Participation Concerns

Following on attendance is the concern about participation in the remote classroom. Those students who sign in and go back to sleep are not participating, obviously. There are others, though, who aren’t participating even though they are present and awake. In the distant past, we chuckled about the black hole into which our classes have fallen at times, or how it’s like a seance, but it became a serious concern shortly after that. In in-person classrooms, we can reach more students through proximity. I’m still wondering how we can do that in the remote classroom in a more effective manner.

Do you have other ideas? I would love to hear from you.

Thank you for reading this post.


Feeling Capable, Competent, and Valuable

Usually, my blog posts address educational topics immediately. This post will be different. Just as we teachers have found our personal and professional lives blended out of necessity while we teach from home, my blog post today will address something personal and tie it to my professional context. By sharing my experience, I hope to help other teachers who may also be struggling to feel capable, competent, and valuable.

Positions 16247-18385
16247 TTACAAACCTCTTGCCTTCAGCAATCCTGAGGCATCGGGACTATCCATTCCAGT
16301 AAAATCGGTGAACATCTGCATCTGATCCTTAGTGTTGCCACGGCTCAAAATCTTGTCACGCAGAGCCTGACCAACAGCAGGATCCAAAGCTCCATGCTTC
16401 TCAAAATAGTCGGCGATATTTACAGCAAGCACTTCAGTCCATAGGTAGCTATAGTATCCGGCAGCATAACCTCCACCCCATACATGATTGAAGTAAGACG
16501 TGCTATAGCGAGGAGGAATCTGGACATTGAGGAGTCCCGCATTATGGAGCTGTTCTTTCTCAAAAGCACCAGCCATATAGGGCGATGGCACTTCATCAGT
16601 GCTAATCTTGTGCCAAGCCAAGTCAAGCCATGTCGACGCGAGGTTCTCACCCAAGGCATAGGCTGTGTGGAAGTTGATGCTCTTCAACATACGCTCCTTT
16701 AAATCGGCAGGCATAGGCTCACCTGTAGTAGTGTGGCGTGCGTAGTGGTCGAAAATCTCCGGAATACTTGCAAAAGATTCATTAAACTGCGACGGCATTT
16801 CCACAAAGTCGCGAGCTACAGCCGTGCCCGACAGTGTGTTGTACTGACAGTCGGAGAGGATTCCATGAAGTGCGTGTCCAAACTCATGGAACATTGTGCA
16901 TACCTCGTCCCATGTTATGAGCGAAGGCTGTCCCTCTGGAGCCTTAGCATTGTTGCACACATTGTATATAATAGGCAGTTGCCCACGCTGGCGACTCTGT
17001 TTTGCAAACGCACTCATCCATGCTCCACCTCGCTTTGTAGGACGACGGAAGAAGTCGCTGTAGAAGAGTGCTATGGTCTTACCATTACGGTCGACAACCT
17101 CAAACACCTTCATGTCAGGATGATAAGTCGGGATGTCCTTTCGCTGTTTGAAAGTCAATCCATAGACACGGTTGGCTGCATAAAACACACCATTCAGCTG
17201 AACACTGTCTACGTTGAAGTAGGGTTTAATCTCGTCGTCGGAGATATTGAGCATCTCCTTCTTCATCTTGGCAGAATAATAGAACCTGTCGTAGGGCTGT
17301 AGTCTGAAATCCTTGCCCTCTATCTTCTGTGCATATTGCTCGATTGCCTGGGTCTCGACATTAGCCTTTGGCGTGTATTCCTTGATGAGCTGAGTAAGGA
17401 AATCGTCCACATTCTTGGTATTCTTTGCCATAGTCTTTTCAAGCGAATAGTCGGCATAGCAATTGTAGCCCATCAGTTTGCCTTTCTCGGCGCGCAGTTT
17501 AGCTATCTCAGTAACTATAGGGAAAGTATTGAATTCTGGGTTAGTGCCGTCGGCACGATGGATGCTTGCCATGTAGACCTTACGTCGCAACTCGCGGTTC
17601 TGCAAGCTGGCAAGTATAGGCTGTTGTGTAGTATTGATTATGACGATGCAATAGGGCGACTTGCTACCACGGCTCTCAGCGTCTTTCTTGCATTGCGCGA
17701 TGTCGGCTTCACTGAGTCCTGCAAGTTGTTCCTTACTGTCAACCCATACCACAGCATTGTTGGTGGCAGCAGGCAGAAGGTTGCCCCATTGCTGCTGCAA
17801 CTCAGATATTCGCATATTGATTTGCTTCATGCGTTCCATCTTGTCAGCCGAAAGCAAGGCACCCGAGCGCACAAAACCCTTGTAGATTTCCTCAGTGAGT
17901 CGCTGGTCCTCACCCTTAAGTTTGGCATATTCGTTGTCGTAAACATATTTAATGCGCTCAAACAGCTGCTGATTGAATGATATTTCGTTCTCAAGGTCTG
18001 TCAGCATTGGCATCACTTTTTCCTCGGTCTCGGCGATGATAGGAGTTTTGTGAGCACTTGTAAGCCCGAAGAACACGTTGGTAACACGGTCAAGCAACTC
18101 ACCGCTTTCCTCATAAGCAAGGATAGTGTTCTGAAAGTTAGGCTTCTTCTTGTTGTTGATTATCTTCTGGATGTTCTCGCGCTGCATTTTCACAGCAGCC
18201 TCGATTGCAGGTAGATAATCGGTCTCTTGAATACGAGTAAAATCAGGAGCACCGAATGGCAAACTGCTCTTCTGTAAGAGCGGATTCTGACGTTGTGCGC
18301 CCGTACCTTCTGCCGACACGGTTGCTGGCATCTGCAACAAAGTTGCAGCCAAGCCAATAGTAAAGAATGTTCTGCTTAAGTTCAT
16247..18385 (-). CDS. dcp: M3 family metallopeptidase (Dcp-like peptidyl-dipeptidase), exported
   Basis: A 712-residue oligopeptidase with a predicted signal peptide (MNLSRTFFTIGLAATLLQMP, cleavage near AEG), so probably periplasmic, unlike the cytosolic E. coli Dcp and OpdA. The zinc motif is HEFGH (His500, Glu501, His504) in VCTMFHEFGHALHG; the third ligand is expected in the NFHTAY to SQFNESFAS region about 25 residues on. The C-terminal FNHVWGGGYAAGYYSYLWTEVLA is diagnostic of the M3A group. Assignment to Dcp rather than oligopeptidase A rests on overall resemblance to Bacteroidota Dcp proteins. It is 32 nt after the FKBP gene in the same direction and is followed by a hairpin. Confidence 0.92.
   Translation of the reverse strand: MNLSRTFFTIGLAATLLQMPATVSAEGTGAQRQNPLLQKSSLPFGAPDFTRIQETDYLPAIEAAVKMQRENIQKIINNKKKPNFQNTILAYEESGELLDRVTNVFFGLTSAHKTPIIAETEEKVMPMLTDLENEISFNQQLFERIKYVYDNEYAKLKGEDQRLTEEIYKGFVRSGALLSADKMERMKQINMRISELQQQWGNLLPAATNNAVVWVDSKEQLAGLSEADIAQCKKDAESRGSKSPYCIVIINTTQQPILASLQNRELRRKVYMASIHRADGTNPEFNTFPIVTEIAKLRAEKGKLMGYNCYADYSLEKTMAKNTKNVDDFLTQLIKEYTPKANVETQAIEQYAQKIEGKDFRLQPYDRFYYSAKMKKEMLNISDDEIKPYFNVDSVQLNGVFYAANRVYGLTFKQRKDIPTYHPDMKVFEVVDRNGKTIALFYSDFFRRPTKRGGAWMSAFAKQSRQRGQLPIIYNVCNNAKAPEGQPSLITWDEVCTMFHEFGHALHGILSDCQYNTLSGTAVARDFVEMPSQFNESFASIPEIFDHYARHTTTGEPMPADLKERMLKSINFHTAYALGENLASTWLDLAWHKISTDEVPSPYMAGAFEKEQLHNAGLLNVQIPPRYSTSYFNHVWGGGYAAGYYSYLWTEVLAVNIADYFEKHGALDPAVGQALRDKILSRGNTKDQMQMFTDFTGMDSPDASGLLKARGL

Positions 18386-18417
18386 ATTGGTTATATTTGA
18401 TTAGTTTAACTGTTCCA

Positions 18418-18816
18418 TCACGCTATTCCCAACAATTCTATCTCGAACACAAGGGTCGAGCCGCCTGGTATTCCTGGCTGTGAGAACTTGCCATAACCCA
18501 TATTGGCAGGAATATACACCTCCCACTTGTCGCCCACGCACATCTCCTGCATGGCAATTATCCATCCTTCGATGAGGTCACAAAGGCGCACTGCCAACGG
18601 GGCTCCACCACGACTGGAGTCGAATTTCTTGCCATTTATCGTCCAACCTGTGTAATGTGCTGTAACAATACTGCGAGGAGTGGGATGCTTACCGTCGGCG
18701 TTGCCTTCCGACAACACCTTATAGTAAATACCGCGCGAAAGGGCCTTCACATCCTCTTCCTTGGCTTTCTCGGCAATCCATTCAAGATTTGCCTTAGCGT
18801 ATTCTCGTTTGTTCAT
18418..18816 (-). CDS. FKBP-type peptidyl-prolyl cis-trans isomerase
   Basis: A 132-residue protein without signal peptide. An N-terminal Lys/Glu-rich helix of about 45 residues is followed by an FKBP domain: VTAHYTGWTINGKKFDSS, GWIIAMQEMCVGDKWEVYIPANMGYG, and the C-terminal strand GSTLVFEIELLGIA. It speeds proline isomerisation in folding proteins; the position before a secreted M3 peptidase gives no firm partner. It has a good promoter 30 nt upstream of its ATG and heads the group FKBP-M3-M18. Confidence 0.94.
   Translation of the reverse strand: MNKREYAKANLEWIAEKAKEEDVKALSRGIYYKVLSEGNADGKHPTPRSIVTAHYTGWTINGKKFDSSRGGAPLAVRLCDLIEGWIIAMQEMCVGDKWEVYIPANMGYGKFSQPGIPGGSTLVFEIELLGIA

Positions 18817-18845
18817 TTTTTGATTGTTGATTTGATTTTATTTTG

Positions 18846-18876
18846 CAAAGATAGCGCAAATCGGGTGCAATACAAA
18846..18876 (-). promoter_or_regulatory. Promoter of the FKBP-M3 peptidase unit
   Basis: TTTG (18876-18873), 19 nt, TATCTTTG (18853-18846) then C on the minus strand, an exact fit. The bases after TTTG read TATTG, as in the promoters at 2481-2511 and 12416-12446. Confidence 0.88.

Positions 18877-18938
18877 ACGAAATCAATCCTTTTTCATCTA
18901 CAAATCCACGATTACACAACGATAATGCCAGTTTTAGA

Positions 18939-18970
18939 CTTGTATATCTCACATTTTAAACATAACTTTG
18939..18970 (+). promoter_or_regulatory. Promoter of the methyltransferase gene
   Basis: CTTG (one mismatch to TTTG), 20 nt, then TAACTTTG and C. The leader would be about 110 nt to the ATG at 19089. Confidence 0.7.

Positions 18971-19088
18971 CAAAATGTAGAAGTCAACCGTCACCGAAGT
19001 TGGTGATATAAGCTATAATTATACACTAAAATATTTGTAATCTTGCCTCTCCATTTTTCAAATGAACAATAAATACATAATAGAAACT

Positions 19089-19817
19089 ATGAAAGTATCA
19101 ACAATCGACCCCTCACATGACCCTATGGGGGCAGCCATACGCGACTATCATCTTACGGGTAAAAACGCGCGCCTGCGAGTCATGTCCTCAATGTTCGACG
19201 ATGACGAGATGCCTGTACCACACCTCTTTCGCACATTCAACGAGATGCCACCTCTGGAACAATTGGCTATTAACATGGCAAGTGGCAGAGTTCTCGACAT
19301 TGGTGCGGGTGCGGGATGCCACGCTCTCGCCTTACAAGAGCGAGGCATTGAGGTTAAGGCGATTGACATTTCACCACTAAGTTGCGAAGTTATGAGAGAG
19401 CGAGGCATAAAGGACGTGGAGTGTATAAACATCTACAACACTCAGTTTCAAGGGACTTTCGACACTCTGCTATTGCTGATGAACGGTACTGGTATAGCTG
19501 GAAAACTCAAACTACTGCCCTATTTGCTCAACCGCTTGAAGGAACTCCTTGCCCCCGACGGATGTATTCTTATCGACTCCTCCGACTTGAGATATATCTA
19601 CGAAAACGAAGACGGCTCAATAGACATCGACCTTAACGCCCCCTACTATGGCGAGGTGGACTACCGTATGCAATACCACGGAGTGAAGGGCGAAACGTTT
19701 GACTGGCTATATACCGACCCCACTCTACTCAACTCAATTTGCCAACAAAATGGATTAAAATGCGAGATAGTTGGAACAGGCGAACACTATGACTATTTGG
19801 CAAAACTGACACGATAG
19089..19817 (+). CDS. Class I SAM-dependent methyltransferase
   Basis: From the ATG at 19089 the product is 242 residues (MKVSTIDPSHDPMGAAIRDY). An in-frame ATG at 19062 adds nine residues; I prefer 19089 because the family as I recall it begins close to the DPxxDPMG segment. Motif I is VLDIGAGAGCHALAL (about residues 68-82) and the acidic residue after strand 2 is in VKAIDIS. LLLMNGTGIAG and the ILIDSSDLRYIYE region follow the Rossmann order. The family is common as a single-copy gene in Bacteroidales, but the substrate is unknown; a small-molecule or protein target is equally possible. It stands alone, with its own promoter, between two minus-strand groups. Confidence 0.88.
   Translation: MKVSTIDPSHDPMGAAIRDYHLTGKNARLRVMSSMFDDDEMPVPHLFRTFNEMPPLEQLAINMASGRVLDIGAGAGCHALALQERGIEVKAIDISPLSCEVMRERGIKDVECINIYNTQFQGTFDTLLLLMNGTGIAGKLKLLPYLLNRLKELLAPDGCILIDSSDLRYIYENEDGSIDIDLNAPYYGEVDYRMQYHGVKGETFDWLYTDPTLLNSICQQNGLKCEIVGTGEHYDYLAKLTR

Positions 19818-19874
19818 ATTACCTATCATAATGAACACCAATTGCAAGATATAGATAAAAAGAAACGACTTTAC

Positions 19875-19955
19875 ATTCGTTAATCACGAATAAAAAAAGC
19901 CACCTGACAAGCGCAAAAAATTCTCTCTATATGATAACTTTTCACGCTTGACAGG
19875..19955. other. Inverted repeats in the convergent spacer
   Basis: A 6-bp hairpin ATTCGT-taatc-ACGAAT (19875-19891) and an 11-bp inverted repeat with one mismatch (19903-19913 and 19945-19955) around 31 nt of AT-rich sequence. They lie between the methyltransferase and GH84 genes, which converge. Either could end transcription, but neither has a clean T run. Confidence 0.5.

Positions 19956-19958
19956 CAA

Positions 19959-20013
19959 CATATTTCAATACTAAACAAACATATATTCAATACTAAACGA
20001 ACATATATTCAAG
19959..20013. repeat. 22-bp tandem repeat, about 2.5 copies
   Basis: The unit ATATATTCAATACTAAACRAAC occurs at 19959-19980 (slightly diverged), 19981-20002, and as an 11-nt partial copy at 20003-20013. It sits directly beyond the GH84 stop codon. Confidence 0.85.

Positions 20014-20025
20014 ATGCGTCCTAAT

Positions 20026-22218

Today, I learned about the cognitive triangle, a cognitive behavioral therapy (CBT) concept that I wish I had known about half a lifetime ago. A person’s thoughts spark certain feelings, leading to certain behaviors. Around the triangle we go, sometimes going back and forth a while, over and over, for better or worse. Habitual ways of regarding ourselves form this way.

That said, however, learning about this theory has revealed my psychological and emotional mindset to be malleable, not set in stone. I don’t have to feel the way I do about myself. It’s a habit to consider myself the way I do, one formed as I traveled along the sides of the triangle, fearing to leave the path. Now, I know I can practice something different, but it needs to be deliberate practice, intentional practice.

It’s Been Like This for Too Long